By On the occasion of our 20th anniversary
By Gustavo Arellano
By R. Scott Moxley
By Alfonso Delgado
By Courtney Hamilton
By Joel Beers
By Peter Maguire
By Charles Lam
Wednesday, Oct. 5
Someone remind me. Who do I root for? I got George W. Bush on one side getting his onions roasted over his latest nomination to the Supreme Court, bestest friend Harriet Miers, whose qualifications are that she once ran a gambling operation and has a full set of Matlock collector's series colostomy bags. Critics are assailing Miers as unqualified and Bush as indulging in cronyism, and these are conservative critics. They question Miers' conservative credentials because she's expressed reservations about the use of cat-o'-nine-tails in public schools and, worse, supports the existence of public schools. So do I root for the Christian conservatives torturing Bush or Bush torturing the Christian conservatives? Whose schaden do I take more freude in—preeeetty laaaady! Makes me think of that old line, you know, who would win in a knife fight between George W. Bush and the Christian right? The answer being you, the viewing public. Apparently, Bush isn't up to the scrape because he took to the road and tried to ignore the problem by touting his great success in executing a war in Iraq. He made it clear that U.S. troops won't be leaving the country until we get the job done—whatever that means. He also took a swipe at critics of the war—which includes just about everyone but Harriet Miers—saying, "There's always a temptation in the middle of a long struggle to seek the quiet life." This from a man who, during Vietnam, joined the Texas Air National Guard and then promptly disappeared—you know, like after Hurricane Katrina. He went on to say that some people wish to "escape the duties and problems of the world"; this from a man who has set the record for most vacation days by a U.S. president.
Thursday, Oct. 6
Assemblyman Chuck DeVore (R-Irvine) announced that Governor Arnold Schwarzenegger—sorry, that just always makes me laugh, like saying Secretary of Health and Human Services Gabby Hayes or Supreme Court Justice Harriet Miers—has signed AB 787, making it a misdemeanor for anyone to impersonate a veteran of the U.S. armed forces with the intent to defraud. Police are said to be looking for this man:
Friday, Oct. 7
Someone remind me. Who do I root for? I got Joe Cavallo on one side; you remember Joe, don't you? He was the defense attorney in the Haidl gang-rape trial who seemed to take such glee in publicly denouncing a teenage girl as a slut and a liar and an aspiring porn star. (His words were, of course, damaging to the girl's reputation, but they have put her on a short list of possible Bush circuit court appointments.) Well, Cavallo's been indicted for something and you think, cool, karma. But then the guy indicting him is District Attorney Tony Rackauckas, whose office has been a mťlange of conflicts of interest, inaction and questionable dealings . . . wait, I've just learned in a phone conversation that this whole thing gets better. That Cavallo is threatening to spill some big beans about another public servant, SheriffMike "Do Fries Come With That Shake" Carona. It's all in Scott Moxley's story in The County section. You should read it, but apparently Cavallo is saying that Carona is some kind of sexaholic—that's right, he's addicted to sexahol—and apparently the sheriff and his buds are all getting laid and so is some busty Russian, though I don't think it's necessarily Boris Yeltsin.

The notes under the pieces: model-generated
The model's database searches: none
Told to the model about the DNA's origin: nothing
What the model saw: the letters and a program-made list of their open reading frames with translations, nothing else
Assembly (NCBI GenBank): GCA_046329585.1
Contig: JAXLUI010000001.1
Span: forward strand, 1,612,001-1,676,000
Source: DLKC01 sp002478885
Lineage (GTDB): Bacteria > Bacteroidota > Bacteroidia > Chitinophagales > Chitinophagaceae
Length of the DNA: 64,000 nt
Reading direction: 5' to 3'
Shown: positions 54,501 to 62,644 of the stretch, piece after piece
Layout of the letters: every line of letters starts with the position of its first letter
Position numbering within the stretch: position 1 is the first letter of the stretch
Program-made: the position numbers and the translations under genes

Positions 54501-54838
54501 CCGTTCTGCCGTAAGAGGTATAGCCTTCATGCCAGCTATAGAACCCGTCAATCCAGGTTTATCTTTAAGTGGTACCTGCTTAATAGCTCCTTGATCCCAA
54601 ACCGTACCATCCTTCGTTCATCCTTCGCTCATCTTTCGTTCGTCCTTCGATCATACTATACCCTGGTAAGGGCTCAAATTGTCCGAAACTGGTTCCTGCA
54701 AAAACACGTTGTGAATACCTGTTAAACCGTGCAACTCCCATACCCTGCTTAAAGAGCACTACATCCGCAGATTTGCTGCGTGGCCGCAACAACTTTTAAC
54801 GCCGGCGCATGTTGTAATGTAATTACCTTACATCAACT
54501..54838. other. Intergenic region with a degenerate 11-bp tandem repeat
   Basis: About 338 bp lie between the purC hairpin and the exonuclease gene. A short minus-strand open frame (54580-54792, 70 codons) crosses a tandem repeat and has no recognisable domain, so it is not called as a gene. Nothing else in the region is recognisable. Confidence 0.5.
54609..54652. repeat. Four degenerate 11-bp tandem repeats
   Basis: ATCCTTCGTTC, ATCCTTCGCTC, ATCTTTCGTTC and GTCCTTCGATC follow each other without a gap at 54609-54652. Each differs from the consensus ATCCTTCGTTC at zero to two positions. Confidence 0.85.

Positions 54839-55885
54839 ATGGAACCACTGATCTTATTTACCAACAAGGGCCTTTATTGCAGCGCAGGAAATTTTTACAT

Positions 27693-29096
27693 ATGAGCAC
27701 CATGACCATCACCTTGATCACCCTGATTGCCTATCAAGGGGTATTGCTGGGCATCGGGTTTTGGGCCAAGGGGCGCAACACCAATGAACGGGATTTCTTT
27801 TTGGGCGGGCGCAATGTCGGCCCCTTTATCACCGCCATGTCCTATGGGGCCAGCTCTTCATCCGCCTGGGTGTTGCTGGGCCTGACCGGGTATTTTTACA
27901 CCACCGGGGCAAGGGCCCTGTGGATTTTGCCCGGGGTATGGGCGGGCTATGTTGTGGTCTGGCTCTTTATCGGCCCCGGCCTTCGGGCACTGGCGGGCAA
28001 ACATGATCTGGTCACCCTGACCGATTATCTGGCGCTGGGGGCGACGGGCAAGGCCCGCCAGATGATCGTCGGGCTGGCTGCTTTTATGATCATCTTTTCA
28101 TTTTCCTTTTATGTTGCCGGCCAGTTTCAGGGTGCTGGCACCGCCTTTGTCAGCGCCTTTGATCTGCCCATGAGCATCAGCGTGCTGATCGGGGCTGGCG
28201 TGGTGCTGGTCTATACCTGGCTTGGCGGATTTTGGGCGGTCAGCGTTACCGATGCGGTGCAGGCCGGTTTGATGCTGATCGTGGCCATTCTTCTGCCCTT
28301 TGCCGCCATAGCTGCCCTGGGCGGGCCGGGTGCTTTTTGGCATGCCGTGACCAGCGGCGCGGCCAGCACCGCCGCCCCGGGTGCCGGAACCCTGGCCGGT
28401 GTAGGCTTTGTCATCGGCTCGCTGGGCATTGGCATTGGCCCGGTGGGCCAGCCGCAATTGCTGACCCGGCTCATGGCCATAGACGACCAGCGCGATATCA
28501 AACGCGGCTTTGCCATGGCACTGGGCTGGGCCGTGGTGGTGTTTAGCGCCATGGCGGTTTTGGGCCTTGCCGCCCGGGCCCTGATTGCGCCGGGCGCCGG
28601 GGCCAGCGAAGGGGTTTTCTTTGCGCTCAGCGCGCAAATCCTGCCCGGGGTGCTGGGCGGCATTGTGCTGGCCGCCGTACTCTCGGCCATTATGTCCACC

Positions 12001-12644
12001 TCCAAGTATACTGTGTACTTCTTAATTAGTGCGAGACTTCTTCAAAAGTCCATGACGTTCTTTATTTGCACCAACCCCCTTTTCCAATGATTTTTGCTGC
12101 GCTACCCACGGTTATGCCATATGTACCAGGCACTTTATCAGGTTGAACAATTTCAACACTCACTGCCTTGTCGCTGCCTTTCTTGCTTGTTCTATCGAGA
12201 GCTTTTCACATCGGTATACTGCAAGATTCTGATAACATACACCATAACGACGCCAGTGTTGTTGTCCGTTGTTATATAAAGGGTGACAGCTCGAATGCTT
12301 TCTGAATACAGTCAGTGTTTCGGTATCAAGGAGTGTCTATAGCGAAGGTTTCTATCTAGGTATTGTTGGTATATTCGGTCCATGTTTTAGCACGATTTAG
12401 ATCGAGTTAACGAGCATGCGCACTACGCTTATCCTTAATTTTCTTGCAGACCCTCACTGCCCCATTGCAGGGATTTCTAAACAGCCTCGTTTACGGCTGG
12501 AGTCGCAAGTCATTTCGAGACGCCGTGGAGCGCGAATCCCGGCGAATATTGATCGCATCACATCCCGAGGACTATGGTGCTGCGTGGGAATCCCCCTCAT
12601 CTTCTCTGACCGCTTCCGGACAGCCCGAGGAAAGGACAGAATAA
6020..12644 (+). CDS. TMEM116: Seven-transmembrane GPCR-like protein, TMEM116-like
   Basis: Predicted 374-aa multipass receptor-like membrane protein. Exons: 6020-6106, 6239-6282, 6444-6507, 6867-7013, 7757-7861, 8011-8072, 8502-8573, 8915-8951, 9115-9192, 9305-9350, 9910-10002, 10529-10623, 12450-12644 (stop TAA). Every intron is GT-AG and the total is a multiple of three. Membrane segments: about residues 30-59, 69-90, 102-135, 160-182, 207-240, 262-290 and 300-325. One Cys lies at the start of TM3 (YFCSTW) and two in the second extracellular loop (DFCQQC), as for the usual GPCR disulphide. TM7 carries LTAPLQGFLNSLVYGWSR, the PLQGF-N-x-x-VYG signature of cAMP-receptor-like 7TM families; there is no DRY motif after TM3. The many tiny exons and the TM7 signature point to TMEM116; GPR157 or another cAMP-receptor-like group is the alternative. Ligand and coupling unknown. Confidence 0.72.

Saturday, Oct. 8
Took my kids to the Green Day concert. Man, there are a whole lot of pissed-off 12-year-olds.
Sunday, Oct. 9
"Whatcha think of the sermon?" "It was okay . . . could have done without the gay-bashing."
Monday, Oct. 10
Five to three, now go make us a sandwich.
Tuesday, Oct. 11
I usually never have anything to say about country music because it's lame and stupid and boring and smarmy and revels in its ignorance and is most likely what will be playing at the scene of a hatecrime/I Support the President rally. But I would like to take this opportunity to congratulate the fine folks at country station KZLA for finally coming out and honoring country's gay roots. Every day that I drive to work, I pass a billboard for KZLA with some really great-looking guy on it sporting six-pack abs and a come-hither look that looks like it was lifted right off the cover of International Male. Anyone who's paid attention knows that country music's gay pedigree runs deep, whether it's the love of thick mustaches, the obsession with the military or the use of comically ironic stagenames such as George Strait. Good one. You know, long before there was glam rock, country dudes were hair-spraying like Joan Crawford and dressing in pastels and neckerchiefs. I know this because, growing up in the '60s, I had a babysitter from Texas who forced me to watch Hee Haw. After seeing one guy after another in tight-fitting mint-green slacks, sequined jackets or studded vests, I'd beg her to let me watch something a little more butch, you know, like Liberace or William Buckley. Anyway, I just wanted to say I salute you, KZLA; you're gayer than Toby Keith's manicured facial hair, and that's very gay. Saaaaluuuute!